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General background about the Indiana Flag

Indiana Flag     Indiana Great Seal


  Fort Wayne
  South Bend
  Terre Haute

Indiana's state flag is an elegant image made up of a gold torch surrounded by an outer circle of thirteen stars, an inner semi-circle of five stars, with a 19th, larger, star at the top of the torch, with the word 'Indiana' embedded between the stars, all centrally displayed on a blue background.

  • MOTTO: "The Crossroads of America"
  • ENTERED UNION: Dec. 11, 1816
  • FLAG ADOPTED: May 31, 1917
  • COMMENTS: A variation of the Indiana state flag was used as the Gotham flag in the 1992 movie Batman Returns. The flag can be seen in the mayor's office.


In 1916, the Indiana General Assembly called for a state flag design-contest in celebration of the 100 year anniversary of its statehood. The Indiana Daughters of the American Revolution responded by organizing the contest and publishing it throughout the state. An artist named Paul Hadley, from Mooresville, Indiana, submitted the winning design. The General Assembly made only one change to Hadley's original design: they added the word Indiana, in a crescent shape, over the top of the torch.

The centerpiece of the state flag is the torch, which represents 'liberty and enlightenment', with the golden rays extending outward symbolic of the far-reaching influence of these ideals. The thirteen stars in the outer circle represent the original thirteen colonies of the United States, the inner semi-circle of five stars represent the next five states admitted to the Union. The largest star, positioned above the torch and below the state name represent the nineteenth member of the United States...Indiana.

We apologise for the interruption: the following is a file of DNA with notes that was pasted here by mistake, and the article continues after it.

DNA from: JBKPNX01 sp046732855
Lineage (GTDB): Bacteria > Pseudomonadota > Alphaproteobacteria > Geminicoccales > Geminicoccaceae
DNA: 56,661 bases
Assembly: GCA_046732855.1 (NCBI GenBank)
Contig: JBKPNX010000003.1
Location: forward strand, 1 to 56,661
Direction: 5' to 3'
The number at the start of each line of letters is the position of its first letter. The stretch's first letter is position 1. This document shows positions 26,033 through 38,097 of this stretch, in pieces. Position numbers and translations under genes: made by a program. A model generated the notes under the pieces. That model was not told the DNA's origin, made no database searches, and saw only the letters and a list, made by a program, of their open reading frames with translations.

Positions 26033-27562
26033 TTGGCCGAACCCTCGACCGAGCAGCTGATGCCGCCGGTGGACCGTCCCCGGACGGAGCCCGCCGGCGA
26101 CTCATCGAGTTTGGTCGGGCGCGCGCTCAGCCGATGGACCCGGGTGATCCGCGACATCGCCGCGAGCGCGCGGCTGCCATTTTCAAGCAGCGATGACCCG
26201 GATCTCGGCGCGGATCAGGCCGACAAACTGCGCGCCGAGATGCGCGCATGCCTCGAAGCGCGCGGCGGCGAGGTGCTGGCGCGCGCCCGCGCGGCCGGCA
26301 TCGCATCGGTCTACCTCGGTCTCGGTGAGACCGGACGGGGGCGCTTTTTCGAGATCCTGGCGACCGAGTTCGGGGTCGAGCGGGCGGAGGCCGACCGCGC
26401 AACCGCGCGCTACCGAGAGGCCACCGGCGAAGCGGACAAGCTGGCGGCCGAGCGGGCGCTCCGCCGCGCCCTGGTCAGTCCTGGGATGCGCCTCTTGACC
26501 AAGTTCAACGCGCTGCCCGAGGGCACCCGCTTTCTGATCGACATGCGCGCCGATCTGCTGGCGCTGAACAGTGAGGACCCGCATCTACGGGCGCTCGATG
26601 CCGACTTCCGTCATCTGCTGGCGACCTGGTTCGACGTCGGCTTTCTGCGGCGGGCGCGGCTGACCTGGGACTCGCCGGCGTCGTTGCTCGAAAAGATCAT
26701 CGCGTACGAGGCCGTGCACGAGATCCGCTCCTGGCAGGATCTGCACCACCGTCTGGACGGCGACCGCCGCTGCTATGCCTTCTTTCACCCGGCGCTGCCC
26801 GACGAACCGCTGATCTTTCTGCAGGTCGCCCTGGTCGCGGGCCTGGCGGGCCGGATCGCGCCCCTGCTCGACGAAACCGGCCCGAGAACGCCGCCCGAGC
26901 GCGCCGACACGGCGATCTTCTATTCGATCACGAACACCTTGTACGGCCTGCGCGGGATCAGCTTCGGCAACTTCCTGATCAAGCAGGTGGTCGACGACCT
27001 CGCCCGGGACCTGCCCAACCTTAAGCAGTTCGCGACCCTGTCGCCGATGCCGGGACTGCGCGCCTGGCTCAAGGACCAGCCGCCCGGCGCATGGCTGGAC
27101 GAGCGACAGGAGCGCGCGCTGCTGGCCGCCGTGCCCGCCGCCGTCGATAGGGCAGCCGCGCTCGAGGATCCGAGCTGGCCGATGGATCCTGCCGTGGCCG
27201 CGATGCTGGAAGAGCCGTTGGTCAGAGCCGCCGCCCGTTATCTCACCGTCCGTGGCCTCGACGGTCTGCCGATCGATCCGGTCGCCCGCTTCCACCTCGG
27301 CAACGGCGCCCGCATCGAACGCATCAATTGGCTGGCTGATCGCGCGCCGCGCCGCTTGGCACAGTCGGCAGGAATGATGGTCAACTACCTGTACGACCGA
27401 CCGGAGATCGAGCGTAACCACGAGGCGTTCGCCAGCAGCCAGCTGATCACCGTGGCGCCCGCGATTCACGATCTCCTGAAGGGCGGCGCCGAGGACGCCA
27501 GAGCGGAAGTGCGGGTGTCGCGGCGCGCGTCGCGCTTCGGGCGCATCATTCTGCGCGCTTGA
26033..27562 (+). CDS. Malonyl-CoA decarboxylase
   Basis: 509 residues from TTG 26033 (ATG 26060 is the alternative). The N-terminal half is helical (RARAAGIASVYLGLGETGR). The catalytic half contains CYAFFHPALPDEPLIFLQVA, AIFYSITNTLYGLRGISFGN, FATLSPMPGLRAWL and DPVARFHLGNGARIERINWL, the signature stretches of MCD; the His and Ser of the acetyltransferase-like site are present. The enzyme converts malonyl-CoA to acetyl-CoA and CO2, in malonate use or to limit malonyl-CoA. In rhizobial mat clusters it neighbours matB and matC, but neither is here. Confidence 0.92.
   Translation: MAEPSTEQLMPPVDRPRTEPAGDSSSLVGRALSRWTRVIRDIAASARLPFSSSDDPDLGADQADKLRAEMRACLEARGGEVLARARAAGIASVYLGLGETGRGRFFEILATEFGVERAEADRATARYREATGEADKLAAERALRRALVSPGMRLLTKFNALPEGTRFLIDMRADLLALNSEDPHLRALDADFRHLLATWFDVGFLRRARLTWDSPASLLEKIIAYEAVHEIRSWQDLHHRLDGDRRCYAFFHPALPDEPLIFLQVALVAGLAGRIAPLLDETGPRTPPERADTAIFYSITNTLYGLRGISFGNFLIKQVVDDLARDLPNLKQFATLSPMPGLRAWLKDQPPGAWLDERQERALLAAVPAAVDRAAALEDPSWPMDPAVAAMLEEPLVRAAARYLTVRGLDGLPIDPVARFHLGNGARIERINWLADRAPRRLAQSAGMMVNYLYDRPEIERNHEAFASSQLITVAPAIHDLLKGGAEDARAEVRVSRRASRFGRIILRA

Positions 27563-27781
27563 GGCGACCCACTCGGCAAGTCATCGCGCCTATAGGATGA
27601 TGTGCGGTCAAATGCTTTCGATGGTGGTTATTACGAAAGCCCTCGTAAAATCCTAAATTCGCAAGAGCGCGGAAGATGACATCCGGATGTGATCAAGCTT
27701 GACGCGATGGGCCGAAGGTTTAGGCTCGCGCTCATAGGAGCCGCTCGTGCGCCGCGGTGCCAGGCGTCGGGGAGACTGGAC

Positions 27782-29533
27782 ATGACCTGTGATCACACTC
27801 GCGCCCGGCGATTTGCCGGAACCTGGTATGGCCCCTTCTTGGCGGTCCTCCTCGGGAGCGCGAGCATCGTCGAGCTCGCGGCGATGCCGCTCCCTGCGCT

Indiana Flag
State Flag, Indiana




  • Indiana has more miles of interstate highway for each square mile of territory than any other state, and more major interstate highways intersect in Indiana than anywhere else in the country.
  • Between 1900 and 1920, more than 200 different kinds of cars, including Duesenburgs, Auburns, Stutzes, and Maxwells, were manufactured in Indiana.
  • During the great Depression of the 1930's in southern Indiana unemployment was as high as 50 percent.
  • John Chapman, better known as Johnny Appleseed, is buried in Archer Park in Fort Wayne. Every year Fort Wayne hosts the Johnny Appleseed Festival to commemorate the man who planted apple orchards from Pennsylvania to Illinois.
  • In 1880 Wabash became the first city in the country to be lighted by electric lights.
  • The first Raggedy Ann doll was created by Marcella Gruelle in Indianapolis in 1914.


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